As for 'favoured', in English as well it can mean 'fancied' in the betting sense. It seems clear from the context this was what Gänswein meant- he thought it would be someone else (Scola or whoever).

He's being a bit of a tease in giving details of Francis' request and Benedict's response, but I would have thought this is information to the credit of both of them, and interesting to know likewise. For all one knows they are happy for it to be known that they consult like this.

Comment by: Denis
Posted: 20/03/2014 14:22:02

"The mask slips" is perhaps an unfortunate choice of title, implying as it does a deceitful character exposed.
I think it is a very positive thing that both Pope's are to some extent at least working together. Archbishop Ganswein's role in this is wholly good.

Comment by: RetRorate
Posted: 20/03/2014 12:30:39

Someone needs to tell ++Georg that journalists' questions don't need to be answered in detail, and indeed sometimes not at all. In fact, the interview needn't have been given. Surely discretion is a key requirement in that job?!

Comment by: CONGREGENTUR
Posted: 20/03/2014 12:06:45

Elena Curti,

Your article is conclusive and I will not elaborate further what I have already said here or on my blog. However, it was necessary, for fairness, to make ABP Georg Gänswein aware of your article.

-Salvatore-
CONGREGENTUR


Comment by: Elena Curti
Posted: 20/03/2014 11:39:20

Congregentur, the story about the interview which appears in the 22 March issue of The Tablet was written by our highly experienced German-speaking correspondent. Her German and English are impeccable and her translations are extremely reliable. Even so, I contacted her to double check that Archbishop Ganswein really did say he had "favoured" other candidates. She confirmed that he had, adding that the word in German is the same as the English. guildfordcatholic misunderstands me. Of course there is nothing wrong with Pope Francis seeking the views of the Pope Emeritus on his interview with Fr Spadaro. What is questionable is Archbishop Ganswein's decision to make this public.

Comment by: sam
Posted: 20/03/2014 11:00:44

You can't serve 2 masters. Pope Francis will be always looking over his shoulder with him around. Should be moved back to Germany in place of the bling bishop.

Comment by: guildfordcatholic
Posted: 20/03/2014 10:53:44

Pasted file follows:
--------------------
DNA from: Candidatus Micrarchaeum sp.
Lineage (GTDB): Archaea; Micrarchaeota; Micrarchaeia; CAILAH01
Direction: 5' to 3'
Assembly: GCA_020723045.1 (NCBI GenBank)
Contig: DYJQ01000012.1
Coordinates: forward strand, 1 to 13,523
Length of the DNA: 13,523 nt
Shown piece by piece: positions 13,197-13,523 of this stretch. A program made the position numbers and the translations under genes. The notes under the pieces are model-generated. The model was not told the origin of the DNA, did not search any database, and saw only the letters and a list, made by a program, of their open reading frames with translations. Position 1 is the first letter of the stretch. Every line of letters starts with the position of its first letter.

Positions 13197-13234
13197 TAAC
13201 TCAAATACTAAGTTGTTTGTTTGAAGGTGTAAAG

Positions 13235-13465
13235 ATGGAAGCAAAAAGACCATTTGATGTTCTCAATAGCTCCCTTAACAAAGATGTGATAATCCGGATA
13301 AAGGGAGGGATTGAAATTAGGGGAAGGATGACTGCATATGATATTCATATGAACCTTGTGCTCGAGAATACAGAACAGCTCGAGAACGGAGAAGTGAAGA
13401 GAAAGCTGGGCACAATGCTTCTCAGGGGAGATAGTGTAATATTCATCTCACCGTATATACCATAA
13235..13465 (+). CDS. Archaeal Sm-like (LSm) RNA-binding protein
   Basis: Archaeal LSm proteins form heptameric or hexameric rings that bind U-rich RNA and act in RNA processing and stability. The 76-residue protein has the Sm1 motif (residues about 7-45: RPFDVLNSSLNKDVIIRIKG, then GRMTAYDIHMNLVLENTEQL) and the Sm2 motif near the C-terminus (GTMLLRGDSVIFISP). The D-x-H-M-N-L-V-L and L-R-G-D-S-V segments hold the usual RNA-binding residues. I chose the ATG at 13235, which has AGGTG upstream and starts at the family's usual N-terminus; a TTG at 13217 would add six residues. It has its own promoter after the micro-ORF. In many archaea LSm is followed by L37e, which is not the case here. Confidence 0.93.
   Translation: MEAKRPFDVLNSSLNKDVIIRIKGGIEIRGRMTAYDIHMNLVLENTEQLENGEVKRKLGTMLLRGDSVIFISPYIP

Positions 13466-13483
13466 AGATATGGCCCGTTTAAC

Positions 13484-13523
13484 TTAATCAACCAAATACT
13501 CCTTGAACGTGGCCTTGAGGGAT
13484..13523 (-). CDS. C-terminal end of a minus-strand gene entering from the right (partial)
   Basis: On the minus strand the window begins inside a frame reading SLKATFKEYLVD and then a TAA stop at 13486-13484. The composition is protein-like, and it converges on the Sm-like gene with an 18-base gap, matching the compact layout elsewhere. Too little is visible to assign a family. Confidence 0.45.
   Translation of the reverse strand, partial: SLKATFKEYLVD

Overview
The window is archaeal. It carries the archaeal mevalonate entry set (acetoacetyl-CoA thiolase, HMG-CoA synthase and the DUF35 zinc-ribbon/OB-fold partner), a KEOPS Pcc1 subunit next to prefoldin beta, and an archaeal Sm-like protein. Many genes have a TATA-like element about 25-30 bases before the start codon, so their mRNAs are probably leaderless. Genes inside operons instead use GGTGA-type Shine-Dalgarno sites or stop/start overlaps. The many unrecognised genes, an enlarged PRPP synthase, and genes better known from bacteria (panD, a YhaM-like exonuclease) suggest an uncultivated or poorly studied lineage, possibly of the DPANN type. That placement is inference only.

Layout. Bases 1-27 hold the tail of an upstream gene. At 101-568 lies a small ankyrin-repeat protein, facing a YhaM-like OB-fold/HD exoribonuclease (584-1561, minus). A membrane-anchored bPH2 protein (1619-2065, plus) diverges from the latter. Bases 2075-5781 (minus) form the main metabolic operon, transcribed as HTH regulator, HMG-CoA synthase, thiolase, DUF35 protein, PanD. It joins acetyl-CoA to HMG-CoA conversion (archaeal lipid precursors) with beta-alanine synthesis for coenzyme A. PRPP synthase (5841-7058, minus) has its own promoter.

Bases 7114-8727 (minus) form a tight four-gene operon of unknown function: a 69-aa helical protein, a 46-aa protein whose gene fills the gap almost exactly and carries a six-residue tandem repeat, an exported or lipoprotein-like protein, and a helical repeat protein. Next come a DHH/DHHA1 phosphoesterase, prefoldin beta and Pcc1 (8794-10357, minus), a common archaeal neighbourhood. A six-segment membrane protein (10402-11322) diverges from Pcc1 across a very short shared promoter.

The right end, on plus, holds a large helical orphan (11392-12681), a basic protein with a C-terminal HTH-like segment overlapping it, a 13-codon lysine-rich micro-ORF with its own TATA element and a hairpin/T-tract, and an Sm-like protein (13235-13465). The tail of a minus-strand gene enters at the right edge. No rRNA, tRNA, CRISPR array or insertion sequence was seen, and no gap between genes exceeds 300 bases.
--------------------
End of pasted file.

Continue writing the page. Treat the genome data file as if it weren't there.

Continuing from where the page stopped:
I don't like this piece. Here are my issues with it.

1. Gaenswein says he favoured other candidates... but was wrong. That's hardly a lack of loyalty, but an admission of being wrong, and having had his opinion changed.

2. The Pope is not everyone's darling, and shouldn't be. The Pope himself has said this. And the Pope cannot forever be the 100% permissive figure that the media have made him into. It will change. Gaenswein's comments reflect the Pope's own.

3. Archbishop Gänswein seems to be emboldened to speak more frankly with each interview... so what? Perhaps he's just following the Pope's example?

4. 'he stresses that relations between the two popes are cordial. If they are, this latest interview will do nothing to further this happy state of affairs.' I don't know how you can construe an interview which comments on the continuity between B and F in real ways - showing Francis seeking Benedict's views on the Spadaro interview as negative and a sign of discord. It's dismaying.

5. 'The tears he was seen shedding as Benedict left office bear testimony to his closeness to the Pope Emeritus and his recent words show where his loyalties lie.' --- why make fun of a man's emotions? What nonsense.

I find this an unkind piece designed to sow discord, when it could have emphasized harmony.

Comment by: CONGREGENTUR
Posted: 20/03/2014 10:31:28

Pardon me, Elena Curti, but your article is an insult.
What you did with your "review" was twisting the entire interview to make Georg look bad. You should be ashamed of yourself as Deputy Editor. I am German myself and conclude, what Georg said in the interview, it can get into the wrong ear if translated into another language. The way he spoke in the interview, in German (surprise, surprise), was with a dash of German dry humor added at times. I will dismiss your review this time only, based on the language gap. That is to say, such errors have no excuse - learn and comprehend the language first, before shooting into your leg again.

Comment by: SeanR
Posted: 20/03/2014 07:48:13

This has to be one of the most frothing bits of nonsense I have read in The Tablet for some time, and it's a high bar. Why on earth should saying he had favoured other candidates make the position untenable? Even if he hadn't followed up with the observation he was wrong. Tell me, does the loyalty you expect require that he should really always have been solidly for Bergoglio to win the vote, or merely that he ahould now pretend he was?

"At at the moment the Pope is the darling of the media “but that won’t always be the case”. - That seems to me a simple realistic statement of fact with which most rational commentators across the spectrum would agree.

Finally your nasty little gibe about where his loyalties lie only makes sense if he had to make a choice between loyalties (quite apart from the fact nothing you have asserted really supports the proposition). Even your article appears to concede there is no cause for him to do so.

The Tablet really is becoming an incredibly nasty, sneering place. Increasingly it surpasses the loony trad blogs for its lack of charity, its unpleasant and rather snobbish tone, and its enthusiasm for gossip and conspiracy theories.

Comment by: Gerard Hamill
Posted: 19/03/2014 20:58:59

I couldn't agree more with Elena Curti. I think the Archbishop should either leave Rome altogether or move into the convent where Benedict resides.

It seems obvious to me that our current Pope's deserved popularity is a real irritant to him.

Long may we have Pope Francis leading us.